Messaging security is a subcategory of unified threat management (UTM) focused on securing and protecting an organization’s communication infrastructure. Communication channels can include email software, messaging apps and social network IM platforms. This extra layer of security can help secure devices and block a wider range of virus or malware attacks.
Messaging security helps to ensure the confidentiality and authenticity of an organization’s communication methods. Confidentiality refers to making sure only the intended recipients are able to read the messages and authenticity refers to making sure the identity of each sender or recipient is verified.
Oftentimes, attackers aim to gain access to an entire network or system by infiltrating the messaging infrastructure. Implementing proper messaging security can minimize the chance of data leaks and identity theft.
Characteristics of messaging security
While there are a variety of messaging security tools and software products available, their common characteristics are:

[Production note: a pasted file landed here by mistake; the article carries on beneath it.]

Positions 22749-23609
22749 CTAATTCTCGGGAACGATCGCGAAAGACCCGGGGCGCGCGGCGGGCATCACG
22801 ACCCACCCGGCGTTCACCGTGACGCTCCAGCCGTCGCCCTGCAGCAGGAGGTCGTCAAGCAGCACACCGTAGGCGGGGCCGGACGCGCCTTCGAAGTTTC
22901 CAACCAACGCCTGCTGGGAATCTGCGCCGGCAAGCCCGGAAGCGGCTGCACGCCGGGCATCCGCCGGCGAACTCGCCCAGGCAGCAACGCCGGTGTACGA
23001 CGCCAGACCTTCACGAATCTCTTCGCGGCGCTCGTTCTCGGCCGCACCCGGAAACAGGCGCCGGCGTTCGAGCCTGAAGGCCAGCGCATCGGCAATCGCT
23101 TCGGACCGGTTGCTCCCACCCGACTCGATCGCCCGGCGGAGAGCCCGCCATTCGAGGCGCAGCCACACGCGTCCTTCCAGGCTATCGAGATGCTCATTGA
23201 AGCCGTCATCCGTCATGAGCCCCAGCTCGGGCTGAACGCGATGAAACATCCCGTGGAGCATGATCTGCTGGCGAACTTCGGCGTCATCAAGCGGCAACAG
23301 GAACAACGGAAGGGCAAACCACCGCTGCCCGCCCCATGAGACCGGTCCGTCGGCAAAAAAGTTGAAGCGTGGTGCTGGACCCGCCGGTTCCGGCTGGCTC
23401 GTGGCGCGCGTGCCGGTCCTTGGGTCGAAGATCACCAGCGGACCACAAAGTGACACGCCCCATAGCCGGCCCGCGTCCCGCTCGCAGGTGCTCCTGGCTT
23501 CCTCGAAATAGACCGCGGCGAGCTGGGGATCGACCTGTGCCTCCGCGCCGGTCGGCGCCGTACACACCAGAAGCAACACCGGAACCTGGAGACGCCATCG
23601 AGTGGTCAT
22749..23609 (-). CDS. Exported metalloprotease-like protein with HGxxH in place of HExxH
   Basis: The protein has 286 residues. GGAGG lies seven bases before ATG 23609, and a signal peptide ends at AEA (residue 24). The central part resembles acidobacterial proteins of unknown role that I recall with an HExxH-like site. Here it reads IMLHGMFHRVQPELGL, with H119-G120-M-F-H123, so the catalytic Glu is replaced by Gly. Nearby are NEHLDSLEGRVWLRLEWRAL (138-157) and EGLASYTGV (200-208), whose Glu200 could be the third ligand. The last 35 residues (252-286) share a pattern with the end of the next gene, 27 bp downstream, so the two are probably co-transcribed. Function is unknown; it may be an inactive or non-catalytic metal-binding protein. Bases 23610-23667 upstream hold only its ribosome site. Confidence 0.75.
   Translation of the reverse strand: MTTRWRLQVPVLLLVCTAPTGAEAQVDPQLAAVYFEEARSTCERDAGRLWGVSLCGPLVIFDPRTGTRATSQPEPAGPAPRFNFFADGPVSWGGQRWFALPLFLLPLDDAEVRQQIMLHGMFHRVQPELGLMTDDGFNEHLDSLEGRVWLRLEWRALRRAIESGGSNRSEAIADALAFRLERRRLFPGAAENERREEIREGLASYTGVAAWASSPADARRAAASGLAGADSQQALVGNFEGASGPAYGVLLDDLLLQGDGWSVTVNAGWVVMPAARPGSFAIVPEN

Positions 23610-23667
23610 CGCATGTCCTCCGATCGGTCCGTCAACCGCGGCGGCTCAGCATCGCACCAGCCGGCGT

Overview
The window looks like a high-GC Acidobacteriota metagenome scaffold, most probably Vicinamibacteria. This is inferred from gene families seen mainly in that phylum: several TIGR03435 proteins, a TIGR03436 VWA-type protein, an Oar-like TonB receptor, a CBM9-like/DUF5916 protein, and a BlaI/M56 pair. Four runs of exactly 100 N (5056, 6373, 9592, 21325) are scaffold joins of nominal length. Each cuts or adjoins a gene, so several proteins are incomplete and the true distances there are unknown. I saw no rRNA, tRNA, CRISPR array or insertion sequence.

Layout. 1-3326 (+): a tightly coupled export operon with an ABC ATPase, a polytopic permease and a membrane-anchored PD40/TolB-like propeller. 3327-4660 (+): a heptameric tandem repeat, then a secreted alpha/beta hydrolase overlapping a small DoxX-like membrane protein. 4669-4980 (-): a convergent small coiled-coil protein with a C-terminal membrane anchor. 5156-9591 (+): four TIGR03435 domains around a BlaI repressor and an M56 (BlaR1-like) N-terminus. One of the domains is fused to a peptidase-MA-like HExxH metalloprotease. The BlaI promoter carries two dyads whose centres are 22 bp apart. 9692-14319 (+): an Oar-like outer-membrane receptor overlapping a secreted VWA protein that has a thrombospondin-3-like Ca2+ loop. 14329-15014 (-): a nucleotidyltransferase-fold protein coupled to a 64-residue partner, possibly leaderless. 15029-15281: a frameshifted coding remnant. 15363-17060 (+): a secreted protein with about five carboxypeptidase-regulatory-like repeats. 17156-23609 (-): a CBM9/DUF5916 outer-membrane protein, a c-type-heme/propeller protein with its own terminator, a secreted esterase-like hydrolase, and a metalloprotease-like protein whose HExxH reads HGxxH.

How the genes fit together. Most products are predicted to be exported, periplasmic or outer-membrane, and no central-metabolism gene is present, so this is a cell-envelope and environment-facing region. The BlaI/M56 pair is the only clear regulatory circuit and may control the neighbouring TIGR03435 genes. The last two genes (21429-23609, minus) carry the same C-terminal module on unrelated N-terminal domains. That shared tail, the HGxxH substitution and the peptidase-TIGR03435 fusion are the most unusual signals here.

Best practices for protecting messages
In order to ensure messaging performance and security, a few measures should be put into place. The first is an IP-reputation filter that checks email connection requests against a database of legitimate senders. If the sender is found to be associated with malware or spam, the program blocks the message and drops the connection. Additionally, administrators should set up an IP whitelist and blacklist to ensure that trusted sources are always allowed access and known malicious sources are always denied.
Another measure that should be implemented is a combination of zero-hour and signature-based detection methods. Zero-hour detection collects a large number of messages as a reference so that any message that falls outside of the pattern is flagged. This type of detection can stop outbreaks in situations where the signature is not yet available. Signature-based detection blocks spam without opening the message contents. Instead, an algorithm is used to determine the message’s signature, or fingerprint-like information that verifies its authenticity.